Fitness app Keep dethroned in China as Jay Chou’s bestie became Douyin’s workout king
Liu Keng-Hung, the Taiwan-born singer, actor, and fitness trainer, recently took over Douyin by storm. With over 66 million followers on Douyin, the 49 years-old celebrity has quickly become the most viral fitness content creator in China, surpassing Germany’s Pamela Reif, the most popular fitness trainer on the China internet. The latter has managed to obtain over 8 million followers on Bilibili, another Chinese mainstream video platform. Liu’s cyber gravitation has also grinded Keep, a domestically dominant fitness app, to dust. The Shanghai-based app has an accumulated user of 300 million since 2015 and owns 34.4 million monthly active users as of 2021.
Liu and his wife Vivi Wang would live stream creative daily workouts on Douyin as well as create short video tutorials, repurposing the hit songs of Taiwanese hip-hop artists Jay Chou. Their amusing interactions help cheer up audiences at home, who were otherwise feeling isolated due to the pandemic containment measures. Followers referred to themselves as “Liu Keng-Hung girls” and made light of China’s lipstick king Li Jiaqi, saying, “Li Jiaqi is after my wealth, and Liu Keng-Hung is after my health.”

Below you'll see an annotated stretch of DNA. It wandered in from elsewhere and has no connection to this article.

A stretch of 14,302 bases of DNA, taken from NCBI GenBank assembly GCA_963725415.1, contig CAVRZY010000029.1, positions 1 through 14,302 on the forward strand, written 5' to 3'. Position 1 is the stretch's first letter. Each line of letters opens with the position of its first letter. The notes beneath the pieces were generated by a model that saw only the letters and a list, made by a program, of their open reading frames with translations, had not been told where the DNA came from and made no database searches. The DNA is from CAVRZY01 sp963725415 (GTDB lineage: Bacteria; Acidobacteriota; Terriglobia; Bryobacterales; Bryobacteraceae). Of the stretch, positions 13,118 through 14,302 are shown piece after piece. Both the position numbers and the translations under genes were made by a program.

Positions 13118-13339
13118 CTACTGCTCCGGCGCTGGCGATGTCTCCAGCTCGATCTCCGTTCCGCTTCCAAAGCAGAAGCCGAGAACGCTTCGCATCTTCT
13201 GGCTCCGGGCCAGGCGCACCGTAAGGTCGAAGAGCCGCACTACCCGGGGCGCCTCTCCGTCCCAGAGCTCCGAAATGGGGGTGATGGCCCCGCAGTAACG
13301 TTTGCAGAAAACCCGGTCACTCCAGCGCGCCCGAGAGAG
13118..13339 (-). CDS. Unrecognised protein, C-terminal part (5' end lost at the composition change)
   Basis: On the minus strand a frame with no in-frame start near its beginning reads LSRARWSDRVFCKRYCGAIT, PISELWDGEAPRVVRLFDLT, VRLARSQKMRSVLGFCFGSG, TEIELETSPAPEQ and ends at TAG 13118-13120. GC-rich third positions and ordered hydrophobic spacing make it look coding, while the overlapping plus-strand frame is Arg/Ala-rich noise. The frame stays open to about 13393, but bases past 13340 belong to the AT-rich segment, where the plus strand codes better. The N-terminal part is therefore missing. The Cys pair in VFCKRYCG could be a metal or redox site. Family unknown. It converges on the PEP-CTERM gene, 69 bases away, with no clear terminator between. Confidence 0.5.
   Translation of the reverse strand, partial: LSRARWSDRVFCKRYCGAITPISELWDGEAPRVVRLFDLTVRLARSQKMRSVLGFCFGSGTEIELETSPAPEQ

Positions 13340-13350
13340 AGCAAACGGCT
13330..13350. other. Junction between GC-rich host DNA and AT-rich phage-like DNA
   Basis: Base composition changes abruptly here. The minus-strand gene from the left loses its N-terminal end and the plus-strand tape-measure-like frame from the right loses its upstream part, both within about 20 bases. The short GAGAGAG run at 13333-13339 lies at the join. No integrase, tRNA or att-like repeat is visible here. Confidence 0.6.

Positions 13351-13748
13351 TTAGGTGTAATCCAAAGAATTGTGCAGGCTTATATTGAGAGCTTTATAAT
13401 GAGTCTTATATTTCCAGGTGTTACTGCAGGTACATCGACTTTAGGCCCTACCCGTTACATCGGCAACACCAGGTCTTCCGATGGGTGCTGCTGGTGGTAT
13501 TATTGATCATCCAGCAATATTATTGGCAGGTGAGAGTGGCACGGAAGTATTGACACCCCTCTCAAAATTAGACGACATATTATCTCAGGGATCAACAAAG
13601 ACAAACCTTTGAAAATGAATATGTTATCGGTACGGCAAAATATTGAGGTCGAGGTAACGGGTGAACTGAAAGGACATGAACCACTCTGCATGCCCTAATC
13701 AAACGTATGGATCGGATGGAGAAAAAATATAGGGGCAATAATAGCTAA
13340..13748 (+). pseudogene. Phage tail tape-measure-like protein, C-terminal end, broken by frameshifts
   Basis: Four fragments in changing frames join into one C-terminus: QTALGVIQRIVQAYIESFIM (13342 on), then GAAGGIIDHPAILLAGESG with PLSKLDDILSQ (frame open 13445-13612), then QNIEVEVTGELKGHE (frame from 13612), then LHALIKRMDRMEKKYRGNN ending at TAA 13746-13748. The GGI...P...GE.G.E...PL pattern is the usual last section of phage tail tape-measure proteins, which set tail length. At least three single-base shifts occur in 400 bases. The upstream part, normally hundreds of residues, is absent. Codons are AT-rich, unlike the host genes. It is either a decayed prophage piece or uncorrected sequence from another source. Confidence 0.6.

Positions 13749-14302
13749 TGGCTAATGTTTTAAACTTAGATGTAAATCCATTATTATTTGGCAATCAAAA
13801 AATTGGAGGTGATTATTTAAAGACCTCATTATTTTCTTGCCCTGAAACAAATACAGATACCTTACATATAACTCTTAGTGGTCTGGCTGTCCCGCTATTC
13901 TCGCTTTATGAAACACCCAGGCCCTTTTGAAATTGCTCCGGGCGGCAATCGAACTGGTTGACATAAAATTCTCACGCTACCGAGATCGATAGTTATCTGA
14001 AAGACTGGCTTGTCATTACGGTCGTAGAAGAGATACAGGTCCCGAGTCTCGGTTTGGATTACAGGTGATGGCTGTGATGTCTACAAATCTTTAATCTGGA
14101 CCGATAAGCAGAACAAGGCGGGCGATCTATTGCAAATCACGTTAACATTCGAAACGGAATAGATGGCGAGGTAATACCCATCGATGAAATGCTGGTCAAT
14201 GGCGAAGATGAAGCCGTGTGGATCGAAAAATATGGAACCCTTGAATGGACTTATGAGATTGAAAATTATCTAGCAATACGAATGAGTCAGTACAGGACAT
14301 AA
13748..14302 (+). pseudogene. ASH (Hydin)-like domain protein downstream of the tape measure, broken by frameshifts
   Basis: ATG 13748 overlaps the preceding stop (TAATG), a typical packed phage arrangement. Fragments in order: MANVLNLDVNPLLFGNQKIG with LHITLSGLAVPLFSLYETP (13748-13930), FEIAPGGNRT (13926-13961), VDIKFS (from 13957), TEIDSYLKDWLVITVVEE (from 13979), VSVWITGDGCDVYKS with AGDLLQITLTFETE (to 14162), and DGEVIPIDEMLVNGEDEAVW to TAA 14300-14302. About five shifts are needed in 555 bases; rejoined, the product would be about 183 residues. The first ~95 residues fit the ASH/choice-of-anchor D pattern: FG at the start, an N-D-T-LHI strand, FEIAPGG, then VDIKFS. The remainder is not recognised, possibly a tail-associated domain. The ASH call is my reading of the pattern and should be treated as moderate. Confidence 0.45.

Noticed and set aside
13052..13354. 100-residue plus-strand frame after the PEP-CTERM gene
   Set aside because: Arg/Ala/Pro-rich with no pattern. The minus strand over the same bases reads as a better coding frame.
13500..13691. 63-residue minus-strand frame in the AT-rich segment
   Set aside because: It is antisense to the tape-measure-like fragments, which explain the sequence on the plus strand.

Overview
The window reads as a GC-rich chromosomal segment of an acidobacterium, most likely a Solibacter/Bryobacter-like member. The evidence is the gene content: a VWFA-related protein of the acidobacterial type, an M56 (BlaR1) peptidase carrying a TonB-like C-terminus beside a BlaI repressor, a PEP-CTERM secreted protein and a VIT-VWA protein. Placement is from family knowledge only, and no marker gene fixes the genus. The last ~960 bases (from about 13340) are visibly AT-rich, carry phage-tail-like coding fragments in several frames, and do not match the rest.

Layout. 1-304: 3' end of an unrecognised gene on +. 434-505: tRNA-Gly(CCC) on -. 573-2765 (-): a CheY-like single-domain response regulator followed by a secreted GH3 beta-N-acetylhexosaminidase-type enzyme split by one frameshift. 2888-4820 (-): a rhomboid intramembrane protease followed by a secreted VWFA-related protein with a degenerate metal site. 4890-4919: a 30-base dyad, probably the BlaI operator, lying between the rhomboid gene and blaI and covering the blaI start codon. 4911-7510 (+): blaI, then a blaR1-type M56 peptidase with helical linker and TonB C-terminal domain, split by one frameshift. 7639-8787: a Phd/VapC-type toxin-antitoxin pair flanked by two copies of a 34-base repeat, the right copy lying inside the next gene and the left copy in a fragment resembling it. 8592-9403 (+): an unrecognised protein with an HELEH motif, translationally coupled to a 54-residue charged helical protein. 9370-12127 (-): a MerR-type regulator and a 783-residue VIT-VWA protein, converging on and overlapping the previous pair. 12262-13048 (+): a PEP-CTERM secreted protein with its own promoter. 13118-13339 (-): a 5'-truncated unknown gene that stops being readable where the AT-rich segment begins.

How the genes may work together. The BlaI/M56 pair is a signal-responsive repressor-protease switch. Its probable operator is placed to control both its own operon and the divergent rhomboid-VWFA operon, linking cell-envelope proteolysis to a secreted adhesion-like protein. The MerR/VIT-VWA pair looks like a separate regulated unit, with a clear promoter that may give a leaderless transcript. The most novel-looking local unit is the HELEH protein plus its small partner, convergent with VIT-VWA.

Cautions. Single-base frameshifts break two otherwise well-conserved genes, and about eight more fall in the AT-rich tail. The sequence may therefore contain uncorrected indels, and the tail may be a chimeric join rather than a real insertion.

However, this does not rule out the possibility of Liu profiting from his followers. Ever since Liu went viral, rumors have circulated that he charges millions, if not tens of millions, for advertising commissions. Given his sudden change of outfits in his April 24 livestream, many suspect Liu has already begun advertising for major brands such as Li-Ning. Such claims have not been acknowledged by Liu’s agency, WuYou Communications, which previously stated that its primary focus is on providing quality content to followers rather than commercial collaborations with brands. Even without advertising, Liu’s livestream sessions generate a sizable amount of tips and donations. According to his livestream statistics on April 19, Liu’s account can now receive up to 240,000 yuan in a single day.